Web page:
How to Tell if Your Child Has a Cold or Allergy?

Your child feels run down. Their nose is running. They are sneezing and coughing. You wonder if it is the common cold or perhaps they have a seasonal allergy? More importantly, you wonder if they are contagious. Read more

2017 Summer Travel and the Zika Virus

This is an updated version of our 2016-blog post.

As millions of Americans make summer travel plans to new and exciting places, one of the last things anyone wants to worry about is contracting a dangerous virus. This is especially true for pregnant women or those trying to become pregnant. Read more

Pediatric Obesity and It’s Lifelong Curse

Monkey see, monkey do is the way of a child. Yet, for millions of parents, getting the right foods into their kids’ bodies can be rather challenging. This can be especially challenging when the child moves to a school setting and sees what their friends are eating. With 1 in 3 kids in the U.S. considered obese, drastic change is needed for the health and wellbeing of our kids. Read more

What You Need to Know About Skin Cancer Today

Revered by many as a sign of health, a tan complexion can actually be deadly. For hundreds of years – in fact, up until the mid 20th century, fair skin was preferred. This change in preference is one of the leading causes for skin cancer rates drastically growing each year. Yet, sun-seekers aren’t the only people who risk skin cancer. Skin cancer is a reality for all skin colors. Read more

The Dangers of Caffeine for Children

“Please, mom. Can I have a Coke? Johnny’s mom lets him have sodas.”

Parents everywhere face this question on a daily basis. While most are willing to accept that sugary, caffeinated beverages are not the best drink choice for children, many don’t understand the reasoning. Here are eight clinically proven reasons why sugary, caffeinated drinks are bad for kids (and adults, too). Read more

A Pediatricians Take on Immunizations

Receiving immunizations is widely considered by healthcare professionals to be the most important thing one can do to prevent illness and disease. There is still much debate over whether immunizations are beneficial and necessary. Some parents are concerned about the risks they may subject their child to while others have religious beliefs that do not permit vaccinating.

As a large, multi-location pediatric practice in North Carolina, we treat people with many different beliefs. We respect the right for a parent to choose whether or not to vaccinate, however, we cannot accept unvaccinated children as patients. Here’s why. Read more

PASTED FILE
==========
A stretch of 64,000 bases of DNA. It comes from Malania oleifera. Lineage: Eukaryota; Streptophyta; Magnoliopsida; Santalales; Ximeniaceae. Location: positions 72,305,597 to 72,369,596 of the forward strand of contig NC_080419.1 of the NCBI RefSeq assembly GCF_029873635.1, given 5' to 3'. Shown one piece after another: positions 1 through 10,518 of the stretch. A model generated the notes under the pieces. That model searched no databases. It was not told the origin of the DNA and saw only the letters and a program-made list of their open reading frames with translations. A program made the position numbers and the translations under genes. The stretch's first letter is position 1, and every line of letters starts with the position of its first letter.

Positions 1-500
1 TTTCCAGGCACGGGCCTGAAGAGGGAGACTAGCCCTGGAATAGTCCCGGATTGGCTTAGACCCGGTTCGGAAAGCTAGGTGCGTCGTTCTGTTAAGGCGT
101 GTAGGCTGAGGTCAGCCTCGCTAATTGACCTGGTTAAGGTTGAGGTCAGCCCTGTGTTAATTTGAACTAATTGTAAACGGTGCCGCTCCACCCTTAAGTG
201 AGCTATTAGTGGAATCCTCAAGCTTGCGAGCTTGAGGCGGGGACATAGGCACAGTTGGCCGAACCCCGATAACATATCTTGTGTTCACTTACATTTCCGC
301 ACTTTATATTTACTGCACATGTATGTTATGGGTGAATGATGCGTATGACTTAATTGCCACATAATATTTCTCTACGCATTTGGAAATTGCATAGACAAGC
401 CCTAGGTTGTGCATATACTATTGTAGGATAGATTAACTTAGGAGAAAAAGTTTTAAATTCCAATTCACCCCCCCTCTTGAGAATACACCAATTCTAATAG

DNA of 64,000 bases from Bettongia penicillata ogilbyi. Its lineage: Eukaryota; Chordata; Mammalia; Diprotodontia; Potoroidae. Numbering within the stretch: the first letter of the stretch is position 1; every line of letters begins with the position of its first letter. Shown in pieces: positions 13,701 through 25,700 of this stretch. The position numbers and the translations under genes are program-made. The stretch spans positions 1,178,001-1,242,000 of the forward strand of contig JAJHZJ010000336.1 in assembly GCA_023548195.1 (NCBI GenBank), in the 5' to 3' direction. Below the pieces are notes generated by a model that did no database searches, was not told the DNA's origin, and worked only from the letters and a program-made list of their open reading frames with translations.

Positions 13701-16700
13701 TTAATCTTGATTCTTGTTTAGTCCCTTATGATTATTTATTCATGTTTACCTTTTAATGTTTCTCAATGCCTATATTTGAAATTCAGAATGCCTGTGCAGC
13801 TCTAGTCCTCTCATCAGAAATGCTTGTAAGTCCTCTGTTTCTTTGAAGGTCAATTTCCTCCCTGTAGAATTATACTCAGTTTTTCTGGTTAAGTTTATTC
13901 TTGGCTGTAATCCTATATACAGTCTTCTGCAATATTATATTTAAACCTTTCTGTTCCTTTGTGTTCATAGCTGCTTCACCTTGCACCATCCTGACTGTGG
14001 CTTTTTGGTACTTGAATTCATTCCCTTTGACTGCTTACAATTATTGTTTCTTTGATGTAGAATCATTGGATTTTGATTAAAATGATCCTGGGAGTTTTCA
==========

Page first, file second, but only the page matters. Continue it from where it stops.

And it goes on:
Understanding the Signs of Autism and How to Get Help

At first glance Rachel looks like any other 20-month-old child. Yet, if you spend a little time with her you will notice she isn’t doing many of the things other children her age are. The biggest concern for her parents is her lack of expression and communication. This has led them to seek help from Rachel’s pediatrician. Following an evaluation, she is diagnosed with Autism Spectrum Disorder (ASD). Read more

Peanut Allergy Changes You Should Know

An allergy we rarely saw as children appears rampant today. It’s hard to find an elementary school classroom that doesn’t have at least one child with a peanut allergy. This has caused many schools to ban nuts altogether. So what gives? The amount of children with peanut allergies has doubled in the past decade. What’s worse, there is no clear evidence as to what is causing the rise, only theories. Read more

Is Ear Tube Surgery the Answer?

The second most frequently diagnosed childhood illness in the United States is ear infections. The buildup of fluid in the middle ear creates pressure, which results in pain and sometimes a decrease in hearing. Most children experience at least one ear infection by the time they are three years of age. For others, ear infections are a common occurrence and parents look for options to stop their frequency and ease their child’s pain. Enter: Ear tube surgery. Read more

How to Protect Your Family Against RSV

Evan’s parents love him dearly. Despite his premature birth, Evan is a thriving four month old. That is until he caught a cold from his older sister. Evan’s cough and cold symptoms rapidly worsened and he began having difficulty breathing. Concerned for Evan’s well-being, his parents took him to the pediatrician and learned that he had respiratory syncytial virus, or RSV, and was hospitalized. Read more


Rainbow Pediatrics of Fayetteville
1327 Robeson Street
Fayetteville, NC 28305
Ph: (910) 486-KIDS (5437) Fax: (910) 486-0011

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